Britain's rivers are set to run low during the coming months, and "exceptionally so" in central and southern England, compounding fears of a looming drought.
Following England's driest July since 1935, below normal levels in waterways - a lifeline for people, plants and animals - look likely to last until November for much of the UK, a study of Britain's water cycle has warned.
Rivers in central, southern and eastern England will be hardest hit, with rivers there expected to remain "exceptionally" low, said the UK Centre for Ecology and Hydrology (UKCEH) in a report published on Monday.
Steve Turner, a UKCEH hydrologist, told Sky News they expect "continued impacts on agriculture and the environment in addition to further pressures on water supplies, with the possibility of further restrictions".
Already the Environment Agency has been rescuing fish from low-running rivers in Shropshire, Dorset and Derbyshire, while water companies have drawn up hosepipe bans for areas including Kent, Sussex, Hampshire and Pembrokeshire.
Most of England is currently experiencing "prolonged dry weather", which is the earliest stage of drought, triggered when water levels in rivers, lakes, reservoirs and in the ground have been affected.
Should very dry conditions continue, parched areas would slide into the second, more serious "drought" category.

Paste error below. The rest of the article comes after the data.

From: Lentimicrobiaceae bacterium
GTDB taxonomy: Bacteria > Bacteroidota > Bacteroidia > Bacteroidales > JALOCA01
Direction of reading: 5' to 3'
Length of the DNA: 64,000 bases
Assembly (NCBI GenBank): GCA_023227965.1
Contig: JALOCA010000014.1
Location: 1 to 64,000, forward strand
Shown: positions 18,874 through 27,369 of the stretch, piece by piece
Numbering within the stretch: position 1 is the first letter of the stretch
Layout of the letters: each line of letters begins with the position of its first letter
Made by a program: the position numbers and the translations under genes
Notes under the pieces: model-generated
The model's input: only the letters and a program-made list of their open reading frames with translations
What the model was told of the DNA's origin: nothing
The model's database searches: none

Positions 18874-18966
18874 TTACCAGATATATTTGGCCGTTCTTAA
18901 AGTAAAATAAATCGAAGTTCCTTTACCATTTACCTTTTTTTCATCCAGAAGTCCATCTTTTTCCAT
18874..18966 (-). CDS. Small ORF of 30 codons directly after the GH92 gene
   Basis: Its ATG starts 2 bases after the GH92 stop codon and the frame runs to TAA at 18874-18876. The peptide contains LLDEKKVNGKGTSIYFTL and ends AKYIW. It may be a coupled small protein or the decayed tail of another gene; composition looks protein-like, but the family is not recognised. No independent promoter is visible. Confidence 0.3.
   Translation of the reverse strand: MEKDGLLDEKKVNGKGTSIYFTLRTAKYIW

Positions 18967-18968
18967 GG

UKCEH hydrologist Catherine Sefton said continued below average rainfall into a second winter would "likely result in serious hydrological and environmental drought, with further intensification of the water supply restrictions and fish rescues that we are starting to see in the South East".
Almost all of the UK received below average rainfall in July, with the exception of the far north of Scotland. The latest weather forecast has the UK on track for hotter than normal conditions and a heatwave pushing temperatures into the mid-30s in some areas this week, triggering health alerts.
"Water levels in several major river systems are very low," said Hannah Cloke, hydrology professor at Reading University.
"Some upper parts of rivers, including the Thames, have dried up almost completely," she added.
Typically wetter northwest England is set to be spared such dry conditions.
Average rain is forecast for the next few months, but it will be skewed towards the wetter North West and away from the parched South East of the country.
"Due to the rainfall deficits we've seen over the last year, average rainfall will likely not be enough be counter the dry conditions," Mr Turner added.
Climate breakdown is expected to bring warmer, wetter winters and hotter, drier summers to the UK overall. While drought is not set to become more frequent in the next few decades, it likely will do in the second half of this century, scientists warn.
In fewer than 30 years, some rivers could have between 50 and 80% less water during the summer months, according to the Environment Agency.
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